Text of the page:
Published 12/19/2023 1:25 pm | Edited 12/19/2023 15:19
The government of President Javier Milei, of Argentina, announced, this Monday (18), that it will cut social benefits for protesters who participate in acts against the policies of the current administration in the country.
For this Wednesday (20), protests are scheduled across the country in memory of the 39 people killed in the protests of December 19 and 20, 2001, the year of the worst economic, social and political crisis that Argentina has experienced in recent history.
Protest organizers will also take to the streets against the fiscal austerity that the anarcho-capitalist government will promote.
Statement from the Minister of Human Capital Sandra Pettovello.
HE WHO CUT DOES NOT CHARGE
Demonstrating is a right, but it is also a right to move freely through Argentine territory to go to the workplace.
Those who promote, instigate, organize or participate in… pic.twitter.com/PCGXAvRAV8
— Office of President Javier Milei (@OPEArg) December 18, 2023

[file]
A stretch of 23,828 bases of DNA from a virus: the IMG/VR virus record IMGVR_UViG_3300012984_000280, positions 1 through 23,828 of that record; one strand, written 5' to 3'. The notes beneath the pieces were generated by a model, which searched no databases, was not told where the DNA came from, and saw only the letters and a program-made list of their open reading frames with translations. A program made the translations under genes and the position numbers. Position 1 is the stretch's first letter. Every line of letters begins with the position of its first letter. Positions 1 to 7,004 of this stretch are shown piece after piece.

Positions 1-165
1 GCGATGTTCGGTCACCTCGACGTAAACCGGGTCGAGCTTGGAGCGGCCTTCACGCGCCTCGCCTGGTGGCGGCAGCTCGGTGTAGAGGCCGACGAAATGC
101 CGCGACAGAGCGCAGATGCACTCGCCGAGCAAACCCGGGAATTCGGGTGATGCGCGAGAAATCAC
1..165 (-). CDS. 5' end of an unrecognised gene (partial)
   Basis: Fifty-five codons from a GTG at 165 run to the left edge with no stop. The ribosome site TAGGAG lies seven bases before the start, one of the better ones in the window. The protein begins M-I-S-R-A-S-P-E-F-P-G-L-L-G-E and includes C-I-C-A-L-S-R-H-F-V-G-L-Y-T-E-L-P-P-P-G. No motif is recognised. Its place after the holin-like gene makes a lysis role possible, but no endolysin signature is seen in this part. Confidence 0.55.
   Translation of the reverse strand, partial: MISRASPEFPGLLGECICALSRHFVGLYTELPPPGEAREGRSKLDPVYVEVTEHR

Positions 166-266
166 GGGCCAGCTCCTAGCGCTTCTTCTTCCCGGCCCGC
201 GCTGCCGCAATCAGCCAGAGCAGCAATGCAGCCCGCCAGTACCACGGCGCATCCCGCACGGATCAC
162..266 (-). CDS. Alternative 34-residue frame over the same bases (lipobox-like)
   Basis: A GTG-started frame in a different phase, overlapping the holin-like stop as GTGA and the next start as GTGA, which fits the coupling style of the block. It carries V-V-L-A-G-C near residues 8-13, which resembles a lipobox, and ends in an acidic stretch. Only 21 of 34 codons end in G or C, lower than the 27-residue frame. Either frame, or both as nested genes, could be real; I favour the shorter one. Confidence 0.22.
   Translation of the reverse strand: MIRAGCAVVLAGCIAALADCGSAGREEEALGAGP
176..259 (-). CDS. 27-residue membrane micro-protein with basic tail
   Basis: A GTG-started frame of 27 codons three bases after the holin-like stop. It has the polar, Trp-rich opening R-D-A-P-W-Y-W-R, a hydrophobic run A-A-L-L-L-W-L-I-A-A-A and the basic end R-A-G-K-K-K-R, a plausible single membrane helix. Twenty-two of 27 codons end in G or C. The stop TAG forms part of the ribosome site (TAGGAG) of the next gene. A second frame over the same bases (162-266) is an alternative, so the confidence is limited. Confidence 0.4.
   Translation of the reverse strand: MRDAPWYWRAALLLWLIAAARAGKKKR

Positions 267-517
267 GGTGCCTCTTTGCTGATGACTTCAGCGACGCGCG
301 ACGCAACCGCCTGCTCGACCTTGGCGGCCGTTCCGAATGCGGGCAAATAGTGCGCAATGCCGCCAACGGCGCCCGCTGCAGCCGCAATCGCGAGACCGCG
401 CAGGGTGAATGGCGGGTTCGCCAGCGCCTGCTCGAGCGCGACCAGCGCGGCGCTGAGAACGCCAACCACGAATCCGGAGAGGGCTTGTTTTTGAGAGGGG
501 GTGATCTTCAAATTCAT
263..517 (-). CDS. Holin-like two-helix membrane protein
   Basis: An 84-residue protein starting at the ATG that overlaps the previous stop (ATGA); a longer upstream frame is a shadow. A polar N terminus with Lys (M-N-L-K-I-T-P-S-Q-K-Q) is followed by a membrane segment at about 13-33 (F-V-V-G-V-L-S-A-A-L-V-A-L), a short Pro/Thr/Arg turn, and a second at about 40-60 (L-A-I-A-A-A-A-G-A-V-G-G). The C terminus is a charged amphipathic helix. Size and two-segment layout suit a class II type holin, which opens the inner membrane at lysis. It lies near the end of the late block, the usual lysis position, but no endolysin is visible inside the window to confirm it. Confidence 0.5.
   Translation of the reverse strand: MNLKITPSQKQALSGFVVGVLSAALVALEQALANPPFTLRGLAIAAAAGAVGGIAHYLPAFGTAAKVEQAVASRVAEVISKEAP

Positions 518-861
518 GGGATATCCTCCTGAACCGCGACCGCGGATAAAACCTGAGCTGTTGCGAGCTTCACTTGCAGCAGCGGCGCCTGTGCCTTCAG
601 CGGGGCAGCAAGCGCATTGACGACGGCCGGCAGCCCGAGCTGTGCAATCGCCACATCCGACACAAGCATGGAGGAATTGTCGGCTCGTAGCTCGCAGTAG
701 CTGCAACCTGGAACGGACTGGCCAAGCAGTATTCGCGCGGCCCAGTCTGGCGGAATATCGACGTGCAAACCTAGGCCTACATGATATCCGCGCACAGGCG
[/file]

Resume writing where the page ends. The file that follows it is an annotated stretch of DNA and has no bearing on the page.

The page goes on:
“Showing up is a right, but so is moving freely throughout Argentine territory to go to the workplace,” he said this Monday (18), in a video statement. In the piece, the Minister of Human Capital, a kind of super-ministry created to unite Employment, Education and Social Development, Sandra Pettovello, reported the withdrawal of benefits.
“The only ones who will not receive the benefit are those who participate in marches and block the street”, continued the ultra-liberal supporter. “Whoever blocks doesn’t receive”, she declared, repeating the catchphrase used by Milei in her inauguration speech, on the 10th.
“All those who promoted, instigated, organized or participated in the blockades will lose dialogue with the Ministry of Human Capital,” said Pettovello.
The distribution of benefits linked to social assistance programs in Argentina occurs mainly through two means: some are received directly, into the beneficiary’s bank account, while others are received through an intermediary organization between the State and the citizen.
Last Thursday (14), the Minister of Security, Patricia Bullrich, released a security protocol that aims to prevent blockages of streets, roads and bridges during demonstrations in the city of Buenos Aires. Local media outlets estimate the presence of 50,000 people from 80 organizations on the streets in Buenos Aires on this date.